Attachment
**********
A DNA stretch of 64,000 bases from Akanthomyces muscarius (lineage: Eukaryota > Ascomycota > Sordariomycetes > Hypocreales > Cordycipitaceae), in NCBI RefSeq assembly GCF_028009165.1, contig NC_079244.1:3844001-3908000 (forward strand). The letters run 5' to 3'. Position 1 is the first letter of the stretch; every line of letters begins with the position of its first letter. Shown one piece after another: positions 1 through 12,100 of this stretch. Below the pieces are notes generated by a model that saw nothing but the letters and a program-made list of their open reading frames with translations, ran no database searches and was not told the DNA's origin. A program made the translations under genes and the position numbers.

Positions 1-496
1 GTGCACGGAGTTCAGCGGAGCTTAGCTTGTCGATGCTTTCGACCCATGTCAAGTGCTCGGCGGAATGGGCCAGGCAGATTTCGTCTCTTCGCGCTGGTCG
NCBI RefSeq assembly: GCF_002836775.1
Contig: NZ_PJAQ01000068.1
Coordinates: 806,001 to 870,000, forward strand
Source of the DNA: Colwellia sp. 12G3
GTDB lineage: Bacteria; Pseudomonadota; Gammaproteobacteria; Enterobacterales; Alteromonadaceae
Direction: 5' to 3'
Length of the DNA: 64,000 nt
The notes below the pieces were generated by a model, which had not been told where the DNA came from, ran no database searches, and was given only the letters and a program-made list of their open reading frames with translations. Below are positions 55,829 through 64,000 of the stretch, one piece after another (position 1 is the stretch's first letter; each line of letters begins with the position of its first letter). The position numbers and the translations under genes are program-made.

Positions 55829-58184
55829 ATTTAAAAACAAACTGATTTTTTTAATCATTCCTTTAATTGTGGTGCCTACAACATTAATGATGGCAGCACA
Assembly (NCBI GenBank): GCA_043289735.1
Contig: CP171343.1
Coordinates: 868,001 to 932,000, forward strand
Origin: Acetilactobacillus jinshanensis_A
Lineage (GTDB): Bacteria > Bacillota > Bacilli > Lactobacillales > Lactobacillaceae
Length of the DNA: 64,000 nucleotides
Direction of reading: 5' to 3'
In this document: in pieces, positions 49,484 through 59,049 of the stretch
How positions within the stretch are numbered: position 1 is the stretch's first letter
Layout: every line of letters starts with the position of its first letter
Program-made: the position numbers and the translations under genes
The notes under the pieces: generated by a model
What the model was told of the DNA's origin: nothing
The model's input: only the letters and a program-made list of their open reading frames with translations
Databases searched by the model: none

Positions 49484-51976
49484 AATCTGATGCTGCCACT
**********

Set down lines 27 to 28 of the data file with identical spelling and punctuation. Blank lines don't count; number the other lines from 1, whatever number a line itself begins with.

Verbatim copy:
The model's input: only the letters and a program-made list of their open reading frames with translations
Databases searched by the model: none